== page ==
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September 12, 2022

Financial Executive Roundtable: Strategic Planning in Times of Economic Uncertainty

two people planning

I recently moderated a virtual roundtable on the topic of managing finances in a time of economic uncertainty – a pressing issue these days. The theme of the discussion was that while tough decisions need to be made, CEOs and senior finance executives shouldn’t panic. The economic recalibration we’re going through is not unprecedented; these are not uncharted waters. With careful forecasting and strategic planning, finance leaders can help their companies adjust and emerge more resilient.

Joining me to share their experiences from past economic downturns and provide actionable advice were:

  • Laura Perrone, CFO of Celona, a Norwest portfolio company that provides private wireless networks. Laura previously was CFO and/or VP-finance at several companies, including Rendition, Icarian, Omneon, and Picarro.
  • Mike Dinsdale, Managing Director of Akkadian Ventures, which is focused on alternative liquidity solutions for entrepreneurs and investors. Mike was previously CFO at Gusto, DoorDash, and DocuSign.
  • Robert Park, CFO of Dolby Laboratories. Robert previously held positions as CFO and/or VP, finance at companies including BlueJeans, Practice Fusion, Chegg, PayPal, and McKesson.

You can watch our entire panel discussion at the bottom of this post. Here are some highlights and key takeaways that senior finance executives should focus on:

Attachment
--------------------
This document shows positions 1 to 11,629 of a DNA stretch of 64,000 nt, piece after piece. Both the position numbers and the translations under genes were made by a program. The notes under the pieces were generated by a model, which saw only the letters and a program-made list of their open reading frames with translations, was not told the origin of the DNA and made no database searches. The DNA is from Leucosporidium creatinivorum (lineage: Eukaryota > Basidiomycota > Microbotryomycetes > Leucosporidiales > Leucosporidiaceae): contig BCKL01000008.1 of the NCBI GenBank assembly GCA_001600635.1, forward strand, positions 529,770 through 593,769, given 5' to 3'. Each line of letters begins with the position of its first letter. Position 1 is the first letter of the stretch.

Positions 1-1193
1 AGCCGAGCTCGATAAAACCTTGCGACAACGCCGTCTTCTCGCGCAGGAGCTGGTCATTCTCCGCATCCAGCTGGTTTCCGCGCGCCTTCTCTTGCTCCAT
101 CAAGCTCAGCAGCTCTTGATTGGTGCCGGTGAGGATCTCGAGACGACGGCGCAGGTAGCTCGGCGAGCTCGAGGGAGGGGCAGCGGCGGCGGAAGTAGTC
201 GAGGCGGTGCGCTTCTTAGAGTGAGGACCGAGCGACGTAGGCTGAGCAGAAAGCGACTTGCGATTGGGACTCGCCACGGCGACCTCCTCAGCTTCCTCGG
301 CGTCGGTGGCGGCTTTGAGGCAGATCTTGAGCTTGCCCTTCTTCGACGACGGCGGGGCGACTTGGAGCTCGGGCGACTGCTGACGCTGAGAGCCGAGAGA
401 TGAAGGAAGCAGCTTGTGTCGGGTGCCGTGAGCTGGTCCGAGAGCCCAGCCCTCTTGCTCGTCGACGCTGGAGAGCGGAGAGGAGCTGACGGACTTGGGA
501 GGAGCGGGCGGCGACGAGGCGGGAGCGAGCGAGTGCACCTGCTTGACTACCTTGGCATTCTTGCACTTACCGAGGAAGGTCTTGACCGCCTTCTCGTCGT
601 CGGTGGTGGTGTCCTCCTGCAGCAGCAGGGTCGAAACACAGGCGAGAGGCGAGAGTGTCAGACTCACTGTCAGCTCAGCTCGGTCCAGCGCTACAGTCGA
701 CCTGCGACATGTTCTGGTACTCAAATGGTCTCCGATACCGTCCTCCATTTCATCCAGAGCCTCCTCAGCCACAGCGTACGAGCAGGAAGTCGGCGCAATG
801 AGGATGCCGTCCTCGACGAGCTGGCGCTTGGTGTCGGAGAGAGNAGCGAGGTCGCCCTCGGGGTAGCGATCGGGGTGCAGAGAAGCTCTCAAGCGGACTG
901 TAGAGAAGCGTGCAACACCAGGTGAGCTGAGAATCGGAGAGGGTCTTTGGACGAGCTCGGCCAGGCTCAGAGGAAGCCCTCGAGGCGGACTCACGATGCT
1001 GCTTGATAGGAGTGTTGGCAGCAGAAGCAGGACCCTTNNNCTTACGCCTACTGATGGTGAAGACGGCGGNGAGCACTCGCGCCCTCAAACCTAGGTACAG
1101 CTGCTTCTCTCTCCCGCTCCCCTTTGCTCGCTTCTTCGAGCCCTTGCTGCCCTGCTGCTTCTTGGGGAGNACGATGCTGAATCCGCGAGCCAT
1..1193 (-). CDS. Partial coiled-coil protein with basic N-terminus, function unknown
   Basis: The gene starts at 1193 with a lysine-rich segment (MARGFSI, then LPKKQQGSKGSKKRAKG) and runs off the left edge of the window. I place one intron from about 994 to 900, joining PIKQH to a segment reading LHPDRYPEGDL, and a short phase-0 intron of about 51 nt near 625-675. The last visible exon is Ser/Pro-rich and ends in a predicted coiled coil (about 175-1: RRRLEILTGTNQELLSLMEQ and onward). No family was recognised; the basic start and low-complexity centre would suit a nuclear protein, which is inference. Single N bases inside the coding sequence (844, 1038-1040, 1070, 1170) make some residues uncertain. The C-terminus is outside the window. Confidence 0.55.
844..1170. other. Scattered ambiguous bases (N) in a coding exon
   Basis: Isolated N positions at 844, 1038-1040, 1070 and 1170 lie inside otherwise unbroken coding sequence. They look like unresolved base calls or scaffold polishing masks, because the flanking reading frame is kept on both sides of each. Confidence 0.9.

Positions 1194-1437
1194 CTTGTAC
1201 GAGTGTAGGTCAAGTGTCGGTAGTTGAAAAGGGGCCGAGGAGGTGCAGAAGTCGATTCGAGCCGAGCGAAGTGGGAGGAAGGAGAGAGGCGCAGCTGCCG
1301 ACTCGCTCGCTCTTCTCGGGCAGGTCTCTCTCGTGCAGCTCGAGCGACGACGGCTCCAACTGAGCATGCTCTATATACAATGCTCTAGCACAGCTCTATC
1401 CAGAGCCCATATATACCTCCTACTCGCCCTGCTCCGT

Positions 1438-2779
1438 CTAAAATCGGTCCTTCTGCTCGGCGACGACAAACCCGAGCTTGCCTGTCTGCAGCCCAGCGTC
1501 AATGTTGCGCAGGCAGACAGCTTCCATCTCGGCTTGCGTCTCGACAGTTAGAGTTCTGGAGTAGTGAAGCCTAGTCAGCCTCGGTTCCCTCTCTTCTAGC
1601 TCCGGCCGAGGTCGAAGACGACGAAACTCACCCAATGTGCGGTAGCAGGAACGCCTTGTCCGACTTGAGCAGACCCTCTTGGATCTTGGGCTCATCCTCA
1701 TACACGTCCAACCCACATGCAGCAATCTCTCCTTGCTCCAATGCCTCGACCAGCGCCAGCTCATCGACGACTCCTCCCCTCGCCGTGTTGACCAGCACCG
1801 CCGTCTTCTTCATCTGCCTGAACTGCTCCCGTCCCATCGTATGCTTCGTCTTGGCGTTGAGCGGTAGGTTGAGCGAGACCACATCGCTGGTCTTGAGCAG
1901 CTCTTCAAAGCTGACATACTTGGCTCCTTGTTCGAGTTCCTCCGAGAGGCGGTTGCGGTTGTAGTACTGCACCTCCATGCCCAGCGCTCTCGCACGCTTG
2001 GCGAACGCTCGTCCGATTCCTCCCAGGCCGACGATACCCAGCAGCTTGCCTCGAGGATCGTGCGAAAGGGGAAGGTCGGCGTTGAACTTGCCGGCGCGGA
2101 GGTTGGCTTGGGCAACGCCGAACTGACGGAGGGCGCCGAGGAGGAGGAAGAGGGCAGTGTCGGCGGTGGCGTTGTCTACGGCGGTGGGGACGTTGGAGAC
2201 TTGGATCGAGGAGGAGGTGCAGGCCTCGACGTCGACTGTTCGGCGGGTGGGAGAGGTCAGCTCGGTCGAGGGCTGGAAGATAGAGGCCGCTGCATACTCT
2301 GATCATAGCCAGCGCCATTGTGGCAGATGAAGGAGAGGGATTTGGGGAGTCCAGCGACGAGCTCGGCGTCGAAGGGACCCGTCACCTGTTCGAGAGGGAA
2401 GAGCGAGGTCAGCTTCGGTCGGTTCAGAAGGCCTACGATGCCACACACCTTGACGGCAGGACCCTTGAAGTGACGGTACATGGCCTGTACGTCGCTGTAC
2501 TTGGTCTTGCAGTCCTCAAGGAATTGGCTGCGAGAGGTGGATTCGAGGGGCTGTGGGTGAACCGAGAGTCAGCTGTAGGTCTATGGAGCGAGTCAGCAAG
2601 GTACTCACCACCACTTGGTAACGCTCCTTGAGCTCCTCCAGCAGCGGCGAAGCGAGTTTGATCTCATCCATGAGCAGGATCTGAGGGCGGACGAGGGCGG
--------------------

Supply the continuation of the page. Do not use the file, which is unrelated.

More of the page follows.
1. Be alert to changes in your environment

DZ: Changes in the business environment do not happen overnight. That was true in 2000 and in 2008, and it’s true today. Salespeople may look at several indicators about the health of the pipeline, but they tend to be more optimistic about the months ahead. Finance casts a more steely-eyed view to the task of monitoring the market.

RP: Velocity of deals, average size of deals, average length of deals – these are metrics you can’t manipulate as much because finance has more control over that. And you can see when deals are getting smaller and your net dollar retention is going down. That’s when your customers are starting to renew for less or not expand as much as they used to. They may squeeze you for a flat renewal, no renewal, cheaper price, put it up for RFP – those are the kinds of things you need to look for.

MD: Everyone has to have a real-time forecast all the time. It’s not a plan, it’s a forecast. So you can really understand where the variances are.